One of the most common refrains I hear from pharma execs is that they are reluctant to participate in social media because of the potential regulatory implications. While I would never discount these concerns, I wanted to point to an excellent white paper recently published (August 2008) by Nielsen Online: Listening to Consumers in a Highly Regulated Environment: How Pharmaceutical Manufacturers Can Leverage Consumer-Generated Media. The section that most caught my attention focused on the rate of adverse events found on message boards and social networks. Think it's high? Think again. The study found that only 1 in 500 messages analyzed met all four of the FDA’s AE reporting requirements. Read the excerpt below to get more details. I think the entire paper is well worth a read and you can download it here at no charge.
Thank you to Melissa Davies, the author and research director at Nielsen, who granted permission to excerpt the section on Adverse Events from Nielsen Online's August 2008 white paper - Listening to Consumers in a Highly Regulated Environment: How Pharmaceutical Manufacturers Can Leverage Consumer-Generated Media
Social Media and Adverse Event Reporting
Any pharmaceutical company considering an entry into the social media space will naturally wonder about discussion of adverse events. Are consumers sharing information online that would indicate an adverse experience? Does social media monitoring trigger the AE reporting requirement?
At this writing, there is no FDA guideline or regulation that specifically covers the content of online discussion in a way that is different from reporting AE information derived from any other source. Current FDA guidelines give four parameters for submitting information about adverse experiences: the pharmaceutical company should have knowledge of (i) an identifiable patient; (ii) an identifiable reporter; (iii) a specific drug or biologic involved in the event; and (iv) an adverse event or fatal outcome. (From FDA’s "Guidance for Industry: Postmarketing Adverse Experience Reporting for Human Drug and Licensed Biological Products: Clarification of What to Report," issued August 1997; available online at: http://www.fda.gov/cder/guidance/1830fn1.pdf.) According to the guideline: “If any of these basic elements remain unknown after being actively sought by the applicant, manufacturer, or licensed manufacturer, a report on the incident should not be submitted to the FDA because reports without such information make interpretation of their significance difficult, at best, and impossible, in most instances” (emphasis added). A draft guideline for filing individual case safety reports related to OTC treatments was posted on the FDA website in October 2007; it reiterates these same four parameters and again states that the responsible person should “wait to submit a report on the incident to the FDA until the information is obtained.” This raises a key question: When adverse experiences are mentioned within consumer-generated media (CGM), do they meet the FDA’s criteria for reporting?
In a recent Nielsen analysis of 500 healthcare-related messages posted online across multiple disease categories, Nielsen’s BuzzMetrics analysts found only one message that incorporated the information needed to meet all four of the FDA’s AE reporting requirements. In this message, a caregiver whose mother was taking chemotherapy reported that her mother experienced abdominal fluid retention, noted that this was not a listed side effect of the medication, and inquired in the online community whether this fluid retention might be a sign that the medication was working.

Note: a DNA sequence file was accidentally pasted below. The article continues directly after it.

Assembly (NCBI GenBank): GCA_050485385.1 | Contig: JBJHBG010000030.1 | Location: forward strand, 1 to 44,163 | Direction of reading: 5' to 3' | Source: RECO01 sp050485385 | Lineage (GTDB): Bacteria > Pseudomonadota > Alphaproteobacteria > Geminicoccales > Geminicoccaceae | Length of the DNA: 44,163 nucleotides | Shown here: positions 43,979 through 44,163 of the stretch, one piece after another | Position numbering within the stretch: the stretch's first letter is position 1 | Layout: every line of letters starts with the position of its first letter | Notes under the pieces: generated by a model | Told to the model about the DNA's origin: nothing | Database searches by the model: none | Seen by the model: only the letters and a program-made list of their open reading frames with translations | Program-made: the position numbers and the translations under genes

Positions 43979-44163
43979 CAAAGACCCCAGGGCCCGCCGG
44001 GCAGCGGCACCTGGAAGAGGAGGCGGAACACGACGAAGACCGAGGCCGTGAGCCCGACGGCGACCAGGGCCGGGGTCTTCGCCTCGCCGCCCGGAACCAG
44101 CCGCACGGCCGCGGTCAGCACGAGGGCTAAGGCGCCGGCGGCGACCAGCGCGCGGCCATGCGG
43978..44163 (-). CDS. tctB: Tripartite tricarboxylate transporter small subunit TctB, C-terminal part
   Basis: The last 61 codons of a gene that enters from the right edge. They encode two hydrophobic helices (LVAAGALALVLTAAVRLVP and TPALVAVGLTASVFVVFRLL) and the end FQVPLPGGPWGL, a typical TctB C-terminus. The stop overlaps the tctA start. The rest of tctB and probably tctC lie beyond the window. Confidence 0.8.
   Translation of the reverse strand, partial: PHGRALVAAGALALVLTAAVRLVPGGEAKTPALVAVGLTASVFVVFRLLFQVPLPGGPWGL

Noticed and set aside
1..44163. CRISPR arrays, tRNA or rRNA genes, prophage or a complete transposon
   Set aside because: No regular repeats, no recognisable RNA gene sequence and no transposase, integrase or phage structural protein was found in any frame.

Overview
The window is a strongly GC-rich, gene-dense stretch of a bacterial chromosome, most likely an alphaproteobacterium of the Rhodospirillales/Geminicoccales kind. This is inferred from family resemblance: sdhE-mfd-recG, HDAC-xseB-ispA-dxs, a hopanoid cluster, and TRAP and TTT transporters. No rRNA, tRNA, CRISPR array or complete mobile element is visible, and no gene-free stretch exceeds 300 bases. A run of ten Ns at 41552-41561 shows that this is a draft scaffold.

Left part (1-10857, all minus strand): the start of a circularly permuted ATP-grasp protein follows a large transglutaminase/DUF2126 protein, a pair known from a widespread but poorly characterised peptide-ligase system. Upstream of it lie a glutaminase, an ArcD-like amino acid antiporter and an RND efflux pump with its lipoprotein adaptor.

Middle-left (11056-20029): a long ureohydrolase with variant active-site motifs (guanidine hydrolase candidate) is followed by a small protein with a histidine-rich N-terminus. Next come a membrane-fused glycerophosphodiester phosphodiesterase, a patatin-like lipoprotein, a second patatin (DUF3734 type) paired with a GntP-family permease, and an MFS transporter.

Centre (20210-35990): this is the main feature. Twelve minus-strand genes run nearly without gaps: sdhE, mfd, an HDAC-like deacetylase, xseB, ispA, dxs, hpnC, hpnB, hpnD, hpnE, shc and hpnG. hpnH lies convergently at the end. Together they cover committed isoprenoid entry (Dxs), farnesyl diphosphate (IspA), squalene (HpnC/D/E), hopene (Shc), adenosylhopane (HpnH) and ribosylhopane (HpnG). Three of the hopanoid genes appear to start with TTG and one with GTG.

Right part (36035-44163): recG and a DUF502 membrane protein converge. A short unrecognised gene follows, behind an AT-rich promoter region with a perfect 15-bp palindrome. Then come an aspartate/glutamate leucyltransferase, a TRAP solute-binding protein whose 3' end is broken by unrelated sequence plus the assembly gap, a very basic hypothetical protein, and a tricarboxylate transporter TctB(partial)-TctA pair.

A note on identifiable reporters: Though the FDA guideline does not specify what constitutes an identifiable reporter, the 2007 draft guideline for OTC reporting notes that in order for an AE report to be submitted to the FDA, there should be “sufficient information for the responsible person to follow-up, such as a phone number or e-mail address.”
Most online discussion communities discourage the use of personally identifiable information. This is especially true within healthcare communities, where personal privacy is even more carefully guarded. For example, WebMD’s Terms and Conditions of Use include the following: “To protect your privacy, you agree that you will not submit any media that contains Personally Identifiable Information (like name, phone number, e-mail address or web site URL) of you or of anyone else.” Other websites use similar language to caution participants against revealing personal information.
In the recent analysis of 500 messages, Nielsen’s BuzzMetrics analysts found that 56 messages (11%) contained identifying information that could be used to reach out to an individual to follow up on a possible AE report. It is important to note that all of these messages came from Yahoo! or Google groups, rather than from discussion boards. Groups use their members’ e-mail addresses as their online identification; this is a key difference from discussion boards, which use less identifiable screen names for members’ online ID. This use of e-mail addresses provides contact information that could be used to follow up with a reporter to gather the details that would be needed for an AE report.
14 messages mention both a specific medication and an identifiable reporter 4 messages mention an adverse experience and include an identifiable patient and a specific medication 1 message also includes an identifiable reporter
Among 500 messages analyzed, one message incorporated all four AE reporting criteria
It is clear that a pharmaceutical company that aggressively monitors social media may pick up the occasional AE within patient/caregiver online discussion. Nielsen Online’s experience is that this happens very rarely, with a volume that is entirely manageable within companies' broader AE monitoring programs.